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UKAID Department for International Development (R4D)1997

Rural domestic economy and female labour supply in Uzbekistan : assessing the feasibility of gender targetted micro-credit schemes

Rural domestic economy - Micro-credit

UKAID Department for International Development (R4D)

Titre : Rural domestic economy and female labour supply in Uzbekistan : assessing the feasibility of gender targetted micro-credit schemes

Pays : Uzbekistan

Projet de recherche pour le Développement : R6978

DFID Programme : Miscellaneous (Social and Political Change)

Organismes de mise en œuvre
Lead Institutes : School of Oriental and African Studies (SOAS), University of London

Durée : 01-10-1997 à 30-08-1999

Objectif  : To assess the feasibility of gender-targetted micro-credit schemes in Uzbekistan, by providing an in-depth investigation of the major determinants of women’s availability for alternative income generation activities

Descriptif
The process of transition to the market and agrarian reform in Uzbekistan, as elsewhere in the former Soviet Union, has been accompanied by rising unemployment, the erosion of social safety nets, and growing poverty. In Uzbekistan, which already had a large rural labour surplus population before the break-up of the Soviet Union, the agricultural sector has continued to act as a ,shock absorber,, leading to even higher levels of rural unemployment and underemployment. The creation of off-farm employment and the development of microfinance institutions to stimulate income generation activities, are some of the measures currently on the policy agenda. Women, who have suffered disproportionately from losses in employment and social services, are among those targetted by micro-credit initiatives. Situated in the fertile Ferghana valley, Andijan has a rural economy based on irrigated farming of cotton, rice, and a variety of fruits and vegetables. By contrast, Kashkadarya is a semi-arid region with serious water problems ; the household economy is mainly reliant on dry farming and animal husbandry. In both regions a major squeeze on rural livelihoods has resulted from the fact that collective enterprises have been in arrears of wages, and have tended to remunerate their workers in kind by providing basic necessities such as flour and cooking oil. This has increased pressures on households, both to conserve incomes by achieving high levels of self-provisioning, and to generate cash incomes by finding alternative sources of earnings. Whereas in the irrigated region this has produced an intensification of women’s labour in the busy agricultural season, through involvement in work on multiple plots, in the semi-arid region it has resulted in a loss of earnings and an increase in women’s unemployment. It was therefore partly with a view to uncovering these different dynamics that the regions in question were selected.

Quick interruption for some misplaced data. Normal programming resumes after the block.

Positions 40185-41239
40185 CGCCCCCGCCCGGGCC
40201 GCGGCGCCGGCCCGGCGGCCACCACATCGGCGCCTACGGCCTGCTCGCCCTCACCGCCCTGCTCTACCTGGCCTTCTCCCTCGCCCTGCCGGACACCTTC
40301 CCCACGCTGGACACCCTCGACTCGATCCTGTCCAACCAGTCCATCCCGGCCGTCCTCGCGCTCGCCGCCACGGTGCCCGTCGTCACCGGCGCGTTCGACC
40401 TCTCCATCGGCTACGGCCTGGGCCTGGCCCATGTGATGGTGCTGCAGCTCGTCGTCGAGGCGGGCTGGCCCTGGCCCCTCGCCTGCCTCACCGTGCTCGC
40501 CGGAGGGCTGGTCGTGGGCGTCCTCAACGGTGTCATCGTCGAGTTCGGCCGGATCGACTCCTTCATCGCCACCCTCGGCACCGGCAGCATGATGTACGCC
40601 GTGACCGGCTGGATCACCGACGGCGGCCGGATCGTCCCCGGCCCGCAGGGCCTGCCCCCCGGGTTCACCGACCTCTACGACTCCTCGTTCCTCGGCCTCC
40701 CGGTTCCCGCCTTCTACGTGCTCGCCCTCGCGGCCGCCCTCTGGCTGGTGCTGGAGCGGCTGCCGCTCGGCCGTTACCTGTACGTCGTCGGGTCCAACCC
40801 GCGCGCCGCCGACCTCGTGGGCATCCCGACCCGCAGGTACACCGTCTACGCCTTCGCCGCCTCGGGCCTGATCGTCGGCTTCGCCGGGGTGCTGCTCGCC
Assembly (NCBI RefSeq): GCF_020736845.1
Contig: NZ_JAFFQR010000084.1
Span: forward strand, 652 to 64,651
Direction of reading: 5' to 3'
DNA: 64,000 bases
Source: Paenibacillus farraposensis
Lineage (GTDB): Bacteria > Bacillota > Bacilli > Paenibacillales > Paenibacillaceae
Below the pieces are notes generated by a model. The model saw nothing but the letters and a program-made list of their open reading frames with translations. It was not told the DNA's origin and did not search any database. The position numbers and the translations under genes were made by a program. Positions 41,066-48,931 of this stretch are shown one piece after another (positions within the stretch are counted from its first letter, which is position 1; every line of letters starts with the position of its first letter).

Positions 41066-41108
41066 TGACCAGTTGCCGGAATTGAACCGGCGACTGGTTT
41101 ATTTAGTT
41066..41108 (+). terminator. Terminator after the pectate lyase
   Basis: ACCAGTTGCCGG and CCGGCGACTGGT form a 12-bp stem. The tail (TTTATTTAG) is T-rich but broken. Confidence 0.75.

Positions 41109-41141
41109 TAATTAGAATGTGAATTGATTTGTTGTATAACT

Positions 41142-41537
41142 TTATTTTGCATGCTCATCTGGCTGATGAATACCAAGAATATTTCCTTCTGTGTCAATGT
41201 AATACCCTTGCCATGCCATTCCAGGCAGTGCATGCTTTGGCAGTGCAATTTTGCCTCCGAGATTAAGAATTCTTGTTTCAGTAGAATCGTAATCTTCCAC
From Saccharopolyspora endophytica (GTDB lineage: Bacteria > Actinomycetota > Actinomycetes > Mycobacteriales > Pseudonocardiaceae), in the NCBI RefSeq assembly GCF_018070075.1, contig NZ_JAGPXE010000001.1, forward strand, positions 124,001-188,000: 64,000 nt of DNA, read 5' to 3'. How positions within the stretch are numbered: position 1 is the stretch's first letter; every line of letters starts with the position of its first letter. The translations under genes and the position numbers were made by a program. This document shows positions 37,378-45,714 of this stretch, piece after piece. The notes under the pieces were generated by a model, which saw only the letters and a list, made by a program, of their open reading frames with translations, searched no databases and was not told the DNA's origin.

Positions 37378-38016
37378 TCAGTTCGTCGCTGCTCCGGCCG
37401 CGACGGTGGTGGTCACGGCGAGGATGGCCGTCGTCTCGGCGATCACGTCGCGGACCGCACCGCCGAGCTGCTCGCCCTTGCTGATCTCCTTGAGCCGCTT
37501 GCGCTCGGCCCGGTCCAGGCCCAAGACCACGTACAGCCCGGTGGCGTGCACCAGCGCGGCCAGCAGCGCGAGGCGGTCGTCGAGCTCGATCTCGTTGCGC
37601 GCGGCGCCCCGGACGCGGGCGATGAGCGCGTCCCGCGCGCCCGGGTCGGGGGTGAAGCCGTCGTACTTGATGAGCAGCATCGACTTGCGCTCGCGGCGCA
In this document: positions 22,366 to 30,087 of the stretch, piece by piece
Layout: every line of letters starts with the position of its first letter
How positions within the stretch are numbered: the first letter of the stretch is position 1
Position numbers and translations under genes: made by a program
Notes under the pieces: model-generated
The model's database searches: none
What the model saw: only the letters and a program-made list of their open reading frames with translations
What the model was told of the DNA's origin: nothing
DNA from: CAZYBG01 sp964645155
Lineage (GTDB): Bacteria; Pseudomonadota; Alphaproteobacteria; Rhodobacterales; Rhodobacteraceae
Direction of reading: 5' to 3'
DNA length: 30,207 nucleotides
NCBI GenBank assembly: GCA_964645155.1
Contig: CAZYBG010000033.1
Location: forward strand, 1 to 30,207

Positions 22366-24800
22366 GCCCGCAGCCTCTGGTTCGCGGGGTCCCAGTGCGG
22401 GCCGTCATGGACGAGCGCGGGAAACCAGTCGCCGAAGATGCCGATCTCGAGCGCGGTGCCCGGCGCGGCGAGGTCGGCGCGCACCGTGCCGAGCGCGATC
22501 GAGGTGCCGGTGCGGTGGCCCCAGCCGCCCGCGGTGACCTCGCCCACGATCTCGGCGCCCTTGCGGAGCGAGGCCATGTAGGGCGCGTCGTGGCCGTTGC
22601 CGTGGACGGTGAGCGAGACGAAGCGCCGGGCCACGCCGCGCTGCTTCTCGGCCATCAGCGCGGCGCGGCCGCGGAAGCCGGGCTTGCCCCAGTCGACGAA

Total Cost to DFID : £19,605

Présentation : UKAID

Page publiée le 26 octobre 2015, mise à jour le 24 octobre 2017